Management Shake-Up at Pinnacle Micro


In another sign of Pinnacle Micro Inc.'s continuing struggle, the company's interim president and chief executive officer has stepped down, citing "fundamental" differences with the son of the founder.

Lawrence Goelman resigned Friday after disagreements with Scott Blum, son of company founder William F. Blum. Scott Blum also resigned from the board. Neither Goelman, who held the chief executive's post for about seven months, nor Scott Blum could be reached for comment.

As part of the weekend management shake-up, William Blum, who had retired in May, returns to the board of directors. Blum, who founded Pinnacle Micro in 1987, had stepped aside in May as the top executive and a director after the company lost $3.9 million in the first quarter this year.

The company, which makes optical data storage devices that use laser beams to record and retrieve information, named Kenneth Campbell president. Campbell, who joined the company in April as executive vice president, technology and general manager, was also named to the board of directors.

In other board changes, Charles Laverty, president and chief executive of Urohealth Systems, resigned as a director, and Roger Hay, chief financial officer of Pinnacle Micro, was appointed to the board.

"This is just one of those things that happens to a company," Campbell said. "We don't see any major changes in direction. . . . We feel very bullish about where the company is headed."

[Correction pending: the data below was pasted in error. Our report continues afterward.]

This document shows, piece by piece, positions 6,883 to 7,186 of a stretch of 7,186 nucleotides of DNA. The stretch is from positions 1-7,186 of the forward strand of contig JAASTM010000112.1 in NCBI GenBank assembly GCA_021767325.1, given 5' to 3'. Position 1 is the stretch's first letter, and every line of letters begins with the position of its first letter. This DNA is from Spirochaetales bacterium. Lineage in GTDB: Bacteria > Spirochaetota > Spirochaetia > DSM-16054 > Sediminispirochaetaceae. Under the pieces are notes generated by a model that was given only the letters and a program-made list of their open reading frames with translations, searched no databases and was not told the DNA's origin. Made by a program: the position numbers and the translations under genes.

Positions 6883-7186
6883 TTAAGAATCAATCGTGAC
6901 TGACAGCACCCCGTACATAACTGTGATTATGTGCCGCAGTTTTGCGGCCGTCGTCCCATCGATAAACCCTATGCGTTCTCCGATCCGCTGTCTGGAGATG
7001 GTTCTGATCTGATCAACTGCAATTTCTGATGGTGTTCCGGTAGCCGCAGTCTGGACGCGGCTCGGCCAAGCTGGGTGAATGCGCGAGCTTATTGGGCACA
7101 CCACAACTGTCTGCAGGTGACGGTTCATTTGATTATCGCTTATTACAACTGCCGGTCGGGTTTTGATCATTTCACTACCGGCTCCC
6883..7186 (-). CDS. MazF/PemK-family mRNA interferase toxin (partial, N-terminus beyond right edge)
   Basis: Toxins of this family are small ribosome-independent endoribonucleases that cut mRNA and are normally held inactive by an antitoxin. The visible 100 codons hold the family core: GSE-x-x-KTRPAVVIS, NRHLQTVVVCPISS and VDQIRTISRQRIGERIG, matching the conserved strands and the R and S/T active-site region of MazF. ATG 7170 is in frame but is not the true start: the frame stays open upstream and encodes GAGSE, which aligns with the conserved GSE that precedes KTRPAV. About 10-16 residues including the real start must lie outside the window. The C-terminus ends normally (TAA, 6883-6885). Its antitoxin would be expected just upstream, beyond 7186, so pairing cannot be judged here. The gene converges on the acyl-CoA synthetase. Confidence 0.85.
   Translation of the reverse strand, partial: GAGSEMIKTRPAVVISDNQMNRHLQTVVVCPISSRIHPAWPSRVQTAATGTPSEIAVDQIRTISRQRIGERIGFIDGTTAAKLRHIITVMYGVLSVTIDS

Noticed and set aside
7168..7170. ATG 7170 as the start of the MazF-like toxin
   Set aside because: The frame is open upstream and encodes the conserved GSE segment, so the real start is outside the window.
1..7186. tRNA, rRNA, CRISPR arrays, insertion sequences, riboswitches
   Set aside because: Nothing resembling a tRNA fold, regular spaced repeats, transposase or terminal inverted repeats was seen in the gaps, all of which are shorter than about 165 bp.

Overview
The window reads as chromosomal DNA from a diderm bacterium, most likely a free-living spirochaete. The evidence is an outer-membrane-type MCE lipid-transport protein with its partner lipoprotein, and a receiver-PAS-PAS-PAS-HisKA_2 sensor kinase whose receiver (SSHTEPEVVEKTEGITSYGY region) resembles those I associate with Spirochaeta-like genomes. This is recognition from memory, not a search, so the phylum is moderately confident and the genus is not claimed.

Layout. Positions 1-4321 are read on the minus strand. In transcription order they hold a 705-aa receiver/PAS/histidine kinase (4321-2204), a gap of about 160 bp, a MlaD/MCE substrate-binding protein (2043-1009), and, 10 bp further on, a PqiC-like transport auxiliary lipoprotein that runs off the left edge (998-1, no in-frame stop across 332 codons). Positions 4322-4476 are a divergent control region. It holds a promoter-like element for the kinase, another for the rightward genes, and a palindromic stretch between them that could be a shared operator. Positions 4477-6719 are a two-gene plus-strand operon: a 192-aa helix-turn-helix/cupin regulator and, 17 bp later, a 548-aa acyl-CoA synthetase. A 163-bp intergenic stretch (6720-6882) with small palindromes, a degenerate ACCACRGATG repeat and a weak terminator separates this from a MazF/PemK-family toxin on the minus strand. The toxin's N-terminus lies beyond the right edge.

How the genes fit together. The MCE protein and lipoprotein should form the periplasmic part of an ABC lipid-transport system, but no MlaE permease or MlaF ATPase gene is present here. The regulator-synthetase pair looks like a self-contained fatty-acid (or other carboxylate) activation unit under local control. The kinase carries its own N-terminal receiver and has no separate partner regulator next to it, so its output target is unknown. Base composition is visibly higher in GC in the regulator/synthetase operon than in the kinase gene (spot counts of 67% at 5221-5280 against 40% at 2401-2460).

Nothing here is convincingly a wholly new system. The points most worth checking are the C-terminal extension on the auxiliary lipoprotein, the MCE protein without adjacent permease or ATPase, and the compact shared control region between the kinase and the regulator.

In Nasdaq trading Monday, Pinnacle's stock dropped 25 cents to close at $4.75 a share.

In addition to the management turnover, Pinnacle Micro has been struggling financially this year. The company laid off about 15% of its 190 work force in May, and has posted losses of $15.6 million for the first three quarters as sales dropped 29%.

William Blum started Pinnacle with his wife and son using $83,000 from a lump-sum retirement payment from Hewlett-Packard Co., where he had spent 21 years as an engineer and sales and marketing manager.

William and Scott Blum and the Blum Trusts still own 99% of the company's shares, according to a company spokesman. However, under a "standstill" agreement, the Blums cannot initiate changes to the company's board or management for the next year.

Analysts say the optical storage business has not been strong overall because its products are more expensive than those of magnetic storage devices. Pinnacle competes with larger optical and magnetic storage device makers, including Fujitsu, Sony, Phillips and even neighboring hard-drive maker Western Digital Corp.

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